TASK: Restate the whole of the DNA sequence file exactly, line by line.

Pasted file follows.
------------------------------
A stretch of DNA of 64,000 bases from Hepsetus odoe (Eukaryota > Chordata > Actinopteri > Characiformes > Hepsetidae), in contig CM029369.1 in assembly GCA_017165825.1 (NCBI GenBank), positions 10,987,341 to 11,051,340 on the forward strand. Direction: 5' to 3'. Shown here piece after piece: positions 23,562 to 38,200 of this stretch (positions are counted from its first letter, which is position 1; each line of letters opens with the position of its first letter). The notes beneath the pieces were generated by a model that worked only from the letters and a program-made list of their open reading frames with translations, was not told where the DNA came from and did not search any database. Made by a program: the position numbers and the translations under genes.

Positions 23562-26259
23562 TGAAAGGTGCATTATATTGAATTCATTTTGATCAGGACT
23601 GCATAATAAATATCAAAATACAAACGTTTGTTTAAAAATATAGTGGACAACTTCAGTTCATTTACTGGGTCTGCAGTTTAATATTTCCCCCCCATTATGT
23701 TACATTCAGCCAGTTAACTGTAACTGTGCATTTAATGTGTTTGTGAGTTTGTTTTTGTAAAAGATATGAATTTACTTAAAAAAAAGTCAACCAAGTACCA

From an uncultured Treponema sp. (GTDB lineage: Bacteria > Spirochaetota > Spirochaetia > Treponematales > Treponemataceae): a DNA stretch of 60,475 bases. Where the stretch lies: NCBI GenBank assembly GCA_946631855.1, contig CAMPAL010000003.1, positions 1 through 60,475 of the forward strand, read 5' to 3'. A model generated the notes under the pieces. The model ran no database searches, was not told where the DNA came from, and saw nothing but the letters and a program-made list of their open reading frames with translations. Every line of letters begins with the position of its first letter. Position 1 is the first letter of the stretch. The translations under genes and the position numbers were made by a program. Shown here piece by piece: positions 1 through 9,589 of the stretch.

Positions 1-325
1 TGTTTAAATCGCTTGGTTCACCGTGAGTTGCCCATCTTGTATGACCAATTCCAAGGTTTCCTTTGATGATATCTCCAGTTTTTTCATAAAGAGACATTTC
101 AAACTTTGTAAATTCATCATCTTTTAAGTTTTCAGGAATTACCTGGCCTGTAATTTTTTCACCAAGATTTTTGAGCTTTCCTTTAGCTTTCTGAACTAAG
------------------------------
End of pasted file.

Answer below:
A stretch of DNA of 64,000 bases from Hepsetus odoe (Eukaryota > Chordata > Actinopteri > Characiformes > Hepsetidae), in contig CM029369.1 in assembly GCA_017165825.1 (NCBI GenBank), positions 10,987,341 to 11,051,340 on the forward strand. Direction: 5' to 3'. Shown here piece after piece: positions 23,562 to 38,200 of this stretch (positions are counted from its first letter, which is position 1; each line of letters opens with the position of its first letter). The notes beneath the pieces were generated by a model that worked only from the letters and a program-made list of their open reading frames with translations, was not told where the DNA came from and did not search any database. Made by a program: the position numbers and the translations under genes.

Positions 23562-26259
23562 TGAAAGGTGCATTATATTGAATTCATTTTGATCAGGACT
23601 GCATAATAAATATCAAAATACAAACGTTTGTTTAAAAATATAGTGGACAACTTCAGTTCATTTACTGGGTCTGCAGTTTAATATTTCCCCCCCATTATGT
23701 TACATTCAGCCAGTTAACTGTAACTGTGCATTTAATGTGTTTGTGAGTTTGTTTTTGTAAAAGATATGAATTTACTTAAAAAAAAGTCAACCAAGTACCA

From an uncultured Treponema sp. (GTDB lineage: Bacteria > Spirochaetota > Spirochaetia > Treponematales > Treponemataceae): a DNA stretch of 60,475 bases. Where the stretch lies: NCBI GenBank assembly GCA_946631855.1, contig CAMPAL010000003.1, positions 1 through 60,475 of the forward strand, read 5' to 3'. A model generated the notes under the pieces. The model ran no database searches, was not told where the DNA came from, and saw nothing but the letters and a program-made list of their open reading frames with translations. Every line of letters begins with the position of its first letter. Position 1 is the first letter of the stretch. The translations under genes and the position numbers were made by a program. Shown here piece by piece: positions 1 through 9,589 of the stretch.

Positions 1-325
1 TGTTTAAATCGCTTGGTTCACCGTGAGTTGCCCATCTTGTATGACCAATTCCAAGGTTTCCTTTGATGATATCTCCAGTTTTTTCATAAAGAGACATTTC
101 AAACTTTGTAAATTCATCATCTTTTAAGTTTTCAGGAATTACCTGGCCTGTAATTTTTTCACCAAGATTTTTGAGCTTTCCTTTAGCTTTCTGAACTAAG